Garmin Forerunner 935
Best for: Replacing your bike computer with a watch
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Garmin has a stacked roster of Forerunners that make perfectly solid cycling trackers – the 230, 235, 305, 310XT, and 630, to name a few – but the 935 stands out thanks to its exhaustive capabilities and long battery life (up to 24 hours in GPS mode). The watch has all the base data you’d expect from a watch of this price and caliber, including heart rate, step counting, and caloric burn; in addition to cycling-specific features, like power meter compatibility, cadence sensor capability, and even Strava Live segments right on the watch. It’s the closest thing Garmin makes to a dedicated bike computer in watch form, which is convenient when you want to switch between bikes without shuffling your computer around or just use one piece of equipment for all your sports data.
Garmin Fenix 5
Best for: Data fiends who like to explore
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The Fenix 5 has nearly all the same cycling-specific features as the Forerunner 935, including power meter compatibility, cadence sensor capability, stellar battery life (up to 24 hours), and Strava Live segments – as well as the standard high-end smartwatch features like heart rate, step counting, waterproof swimming mode, and caloric burn. The big difference between the two is in the Fenix 5’s mapping features. You can use the watch like you would a car GPS to create a route to a destination with turn by turn directions, so you can always find your way home, even if you’re out riding or running without a phone.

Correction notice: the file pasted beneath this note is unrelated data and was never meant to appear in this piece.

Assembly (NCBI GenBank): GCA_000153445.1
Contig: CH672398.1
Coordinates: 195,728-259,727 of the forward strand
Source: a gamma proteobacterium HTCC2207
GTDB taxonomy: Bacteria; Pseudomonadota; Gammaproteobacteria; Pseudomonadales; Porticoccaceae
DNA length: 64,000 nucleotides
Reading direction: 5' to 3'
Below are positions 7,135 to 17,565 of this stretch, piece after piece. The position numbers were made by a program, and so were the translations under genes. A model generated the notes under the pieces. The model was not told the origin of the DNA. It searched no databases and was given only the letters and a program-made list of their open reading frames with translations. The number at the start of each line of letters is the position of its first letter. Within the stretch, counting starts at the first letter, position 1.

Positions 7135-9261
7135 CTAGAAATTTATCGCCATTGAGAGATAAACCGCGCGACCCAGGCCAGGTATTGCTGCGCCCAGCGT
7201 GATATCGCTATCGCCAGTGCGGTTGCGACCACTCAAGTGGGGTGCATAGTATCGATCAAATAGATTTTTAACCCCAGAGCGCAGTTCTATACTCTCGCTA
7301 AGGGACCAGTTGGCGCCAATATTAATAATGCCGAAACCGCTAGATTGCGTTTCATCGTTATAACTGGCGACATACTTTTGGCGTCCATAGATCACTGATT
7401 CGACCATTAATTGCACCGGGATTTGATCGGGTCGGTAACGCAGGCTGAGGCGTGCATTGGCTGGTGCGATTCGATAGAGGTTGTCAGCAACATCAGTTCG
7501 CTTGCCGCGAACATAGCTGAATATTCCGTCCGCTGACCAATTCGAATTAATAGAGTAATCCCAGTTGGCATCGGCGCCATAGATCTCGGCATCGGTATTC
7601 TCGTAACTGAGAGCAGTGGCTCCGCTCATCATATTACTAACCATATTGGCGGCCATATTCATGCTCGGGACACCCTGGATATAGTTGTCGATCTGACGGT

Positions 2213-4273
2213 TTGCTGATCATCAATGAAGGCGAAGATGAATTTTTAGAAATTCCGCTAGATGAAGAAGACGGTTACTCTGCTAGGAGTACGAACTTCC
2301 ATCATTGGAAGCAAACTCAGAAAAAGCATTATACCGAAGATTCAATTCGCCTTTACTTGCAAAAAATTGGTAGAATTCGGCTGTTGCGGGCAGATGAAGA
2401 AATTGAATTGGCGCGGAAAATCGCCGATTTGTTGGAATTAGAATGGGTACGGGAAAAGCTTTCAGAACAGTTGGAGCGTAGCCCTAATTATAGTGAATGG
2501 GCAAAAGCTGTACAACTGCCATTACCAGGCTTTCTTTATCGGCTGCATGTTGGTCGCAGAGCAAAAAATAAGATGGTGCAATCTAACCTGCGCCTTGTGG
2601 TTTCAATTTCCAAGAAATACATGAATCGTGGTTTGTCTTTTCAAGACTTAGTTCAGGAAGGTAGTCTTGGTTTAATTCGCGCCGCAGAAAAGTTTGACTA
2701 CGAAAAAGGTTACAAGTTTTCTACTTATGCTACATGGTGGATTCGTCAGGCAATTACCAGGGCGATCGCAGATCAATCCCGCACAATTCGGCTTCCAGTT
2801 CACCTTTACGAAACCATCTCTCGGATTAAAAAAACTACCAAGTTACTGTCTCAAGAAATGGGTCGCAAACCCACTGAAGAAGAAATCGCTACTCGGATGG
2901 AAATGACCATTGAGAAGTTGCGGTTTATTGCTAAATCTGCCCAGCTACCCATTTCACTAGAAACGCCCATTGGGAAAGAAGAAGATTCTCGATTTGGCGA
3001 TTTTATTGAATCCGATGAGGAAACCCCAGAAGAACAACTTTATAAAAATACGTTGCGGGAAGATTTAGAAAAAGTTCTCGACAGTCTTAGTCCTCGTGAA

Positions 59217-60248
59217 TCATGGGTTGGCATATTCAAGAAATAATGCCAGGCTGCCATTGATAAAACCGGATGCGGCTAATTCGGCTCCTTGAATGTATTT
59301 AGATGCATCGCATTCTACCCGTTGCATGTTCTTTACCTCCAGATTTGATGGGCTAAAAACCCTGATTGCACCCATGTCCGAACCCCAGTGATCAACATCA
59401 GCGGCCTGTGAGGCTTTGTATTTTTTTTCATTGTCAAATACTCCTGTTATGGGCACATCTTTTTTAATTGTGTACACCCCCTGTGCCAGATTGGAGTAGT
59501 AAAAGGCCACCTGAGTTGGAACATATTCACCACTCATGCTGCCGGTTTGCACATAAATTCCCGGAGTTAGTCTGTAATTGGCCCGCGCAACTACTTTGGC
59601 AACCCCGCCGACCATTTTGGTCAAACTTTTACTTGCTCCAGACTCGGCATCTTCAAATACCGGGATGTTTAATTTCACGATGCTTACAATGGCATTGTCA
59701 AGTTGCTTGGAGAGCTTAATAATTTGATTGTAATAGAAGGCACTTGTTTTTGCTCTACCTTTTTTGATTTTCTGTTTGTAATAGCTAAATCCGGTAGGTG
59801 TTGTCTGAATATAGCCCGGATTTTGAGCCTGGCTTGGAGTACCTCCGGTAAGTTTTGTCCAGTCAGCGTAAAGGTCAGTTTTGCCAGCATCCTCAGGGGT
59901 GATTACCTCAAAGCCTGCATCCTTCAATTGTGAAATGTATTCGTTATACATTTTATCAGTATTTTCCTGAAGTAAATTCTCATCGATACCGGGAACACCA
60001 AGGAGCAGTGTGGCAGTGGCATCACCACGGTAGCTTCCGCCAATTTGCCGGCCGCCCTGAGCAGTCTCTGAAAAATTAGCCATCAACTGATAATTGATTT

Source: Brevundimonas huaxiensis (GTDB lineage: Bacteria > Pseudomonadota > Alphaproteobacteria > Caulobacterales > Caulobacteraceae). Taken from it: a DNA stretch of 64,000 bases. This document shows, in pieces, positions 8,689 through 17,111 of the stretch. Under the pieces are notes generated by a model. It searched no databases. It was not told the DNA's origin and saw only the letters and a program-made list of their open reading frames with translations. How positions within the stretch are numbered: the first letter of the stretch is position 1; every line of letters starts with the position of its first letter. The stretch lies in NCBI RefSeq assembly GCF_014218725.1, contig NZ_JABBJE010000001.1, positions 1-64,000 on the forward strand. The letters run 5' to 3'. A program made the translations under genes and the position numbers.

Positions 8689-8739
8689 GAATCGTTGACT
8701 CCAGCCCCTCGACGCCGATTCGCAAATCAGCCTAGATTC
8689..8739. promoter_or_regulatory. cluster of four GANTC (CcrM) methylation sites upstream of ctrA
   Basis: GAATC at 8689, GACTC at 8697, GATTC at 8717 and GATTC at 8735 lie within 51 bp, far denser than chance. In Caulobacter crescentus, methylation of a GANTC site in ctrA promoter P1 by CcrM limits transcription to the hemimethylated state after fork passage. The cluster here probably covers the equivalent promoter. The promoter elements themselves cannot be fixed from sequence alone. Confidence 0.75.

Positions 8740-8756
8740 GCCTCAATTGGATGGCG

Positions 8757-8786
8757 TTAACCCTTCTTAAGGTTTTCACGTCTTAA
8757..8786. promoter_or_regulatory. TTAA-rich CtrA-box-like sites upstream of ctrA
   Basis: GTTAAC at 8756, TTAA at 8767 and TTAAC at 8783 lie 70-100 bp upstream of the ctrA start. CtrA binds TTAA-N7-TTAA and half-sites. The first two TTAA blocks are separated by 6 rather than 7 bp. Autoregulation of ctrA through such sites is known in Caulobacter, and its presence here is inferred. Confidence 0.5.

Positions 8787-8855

Polar Vantage M
One of the lightest smart watches on our list
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At 44 grams, this is one of the lightest full-featured smart watches available. There are pages of features, but the important ones are: optical wrist heart rate sensor with continuous tracking, activity tracking, sleep tracking, Bluetooth sensor support, multisport mode and swimming metrics, and GPS. Smartphone notifications are supposed to come in a firmware update in early 2019. Of particular interest to cyclists, the Vantage M’s optical heart rate sensor incorporates a skin-contact sensor to mitigate imprecise measurements, though Polar reps say a chest strap still provides the most precise heart rate information.